Drew Lynch-Dismiss Your Disability and Create a Positive!

Drew LynchDrew Lynch is the young, 20 something comedian who hit it big on the talent show, “America’s Got Talent”, with his incredibly inspiring personal story of how to dismiss your disability and create a positive, and with his truly humorous comedy act. Drew Lynch has a story that could have been tragic, but he found a way and a will to make sure it wasn’t. Instead of focusing on a changed ability, and giving up on his dreams, he used his strong ability to make people laugh and creates a joyous and successful life for himself. That is what it is to dismiss your disability and create a positive.

According to his website, he was hit in the throat by a softball at the age of 20 years old. The damage created by this impact was to his vocal cords and it caused Drew to have a stutter. Where once he was aspiring to be a successful actor, and per his own words, on television, the guy he used to be would not have spent time with the guy he is now, he went through many life changes that only some of us might be able to understand.

Drew Lynch is not alone in his journey. So many people have an ability that has been taken from them, due to medical illness, injury or trauma. If it were more acceptable in society to be unique and different, these injured abilities would not be referred to as a disability with the same connotation that they dream up for us in our current day. Whether it is the inability to hear, or see, or walk, or talk, or to travel, or to go in an airplane, to swim in the ocean, to focus on our work, or any other ability that is not necessarily like others, what we call a disability, is an opportunity to reach bigger and higher and it is individuals like Drew who help to inspire us to do so.

At times, Drew performs with Samuel J. Comroe, a fellow comedian who has had Tourette’s all of his life. Together they make people laugh, they inspire and help to show them a positive slant to all that happens in life.   This is true art and talent and leadership on their parts.

Additionally, it is often said that someone who cannot hear or cannot see, has heightened abilities in other areas. Scientific American published an article on this exact subject. In their report they referred to The Journal of Neuroscience and a study that was done that shows that there is “mounting evidence that people missing one sense don’t just learn to use the others better. The brain adapts to the loss by giving itself a makeover. If one sense is lost, the areas of the brain normally devoted to handling that sensory information do not go unused—They get rewired and put to work processing other senses.”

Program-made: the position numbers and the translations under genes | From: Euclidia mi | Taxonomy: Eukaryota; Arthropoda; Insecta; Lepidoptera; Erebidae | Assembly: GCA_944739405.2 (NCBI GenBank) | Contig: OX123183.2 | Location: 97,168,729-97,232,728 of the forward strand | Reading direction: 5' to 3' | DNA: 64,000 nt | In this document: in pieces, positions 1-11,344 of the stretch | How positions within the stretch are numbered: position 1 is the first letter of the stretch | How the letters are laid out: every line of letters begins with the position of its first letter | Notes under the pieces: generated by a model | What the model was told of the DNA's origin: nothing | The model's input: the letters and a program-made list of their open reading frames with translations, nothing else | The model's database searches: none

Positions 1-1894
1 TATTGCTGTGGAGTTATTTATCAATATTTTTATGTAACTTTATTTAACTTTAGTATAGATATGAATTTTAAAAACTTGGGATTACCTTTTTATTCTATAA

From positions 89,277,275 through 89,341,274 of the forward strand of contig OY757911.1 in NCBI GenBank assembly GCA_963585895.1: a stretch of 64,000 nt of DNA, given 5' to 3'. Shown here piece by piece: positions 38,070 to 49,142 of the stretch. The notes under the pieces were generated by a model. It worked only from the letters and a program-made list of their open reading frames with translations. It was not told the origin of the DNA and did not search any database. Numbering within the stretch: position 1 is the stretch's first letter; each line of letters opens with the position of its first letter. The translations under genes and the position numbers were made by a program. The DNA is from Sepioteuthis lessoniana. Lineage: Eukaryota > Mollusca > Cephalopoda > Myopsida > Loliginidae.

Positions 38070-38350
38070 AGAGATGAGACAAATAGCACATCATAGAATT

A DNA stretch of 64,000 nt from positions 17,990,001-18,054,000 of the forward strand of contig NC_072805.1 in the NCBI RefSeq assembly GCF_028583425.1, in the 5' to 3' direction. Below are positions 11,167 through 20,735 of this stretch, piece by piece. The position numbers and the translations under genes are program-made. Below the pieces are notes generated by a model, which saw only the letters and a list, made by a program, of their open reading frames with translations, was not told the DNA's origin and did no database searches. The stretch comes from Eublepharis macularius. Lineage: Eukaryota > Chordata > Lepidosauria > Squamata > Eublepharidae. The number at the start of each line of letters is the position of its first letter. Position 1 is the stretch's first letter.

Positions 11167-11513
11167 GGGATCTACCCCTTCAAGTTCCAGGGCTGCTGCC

Perhaps we each have stronger abilities in one area because of a lesser ability in other areas. We do have the choice to use our stronger abilities for the good of many, including ourselves.

Too often, the American public and in fact the public, worldwide, are told that an ability that doesn’t function like others, a disability, is a mental health or behavioral health problem that can only be treated by pharmaceuticals. How untrue this is and in each of our own way, we can take a page from the book of these two young men and many other heroic athletes, performers and individuals who go beyond the expectations of the mental health community and take charge of their lives.

Easier said then done! To dismiss your disability and create a positive! This is the genuine challenge each of us has. Imagine the possibility of first, working with a qualified medical professional to accurately and precisely discover the potential physical cause of your unwanted condition, your disability, and then working with the traditional, non mental health professional, to treat that physical ailment to create a marked improvement in life. Then, to look at your strengths, the abilities you excel at, that bring joy to others, and to use that ability for good. Such as Drew Lynch has done! This is the challenge we all face and with help perhaps the more individuals who choose to do this, the more we can help each other to succeed at it.


Sources: http://preferredparkingcomedytour.com



College Students Mental Health Problems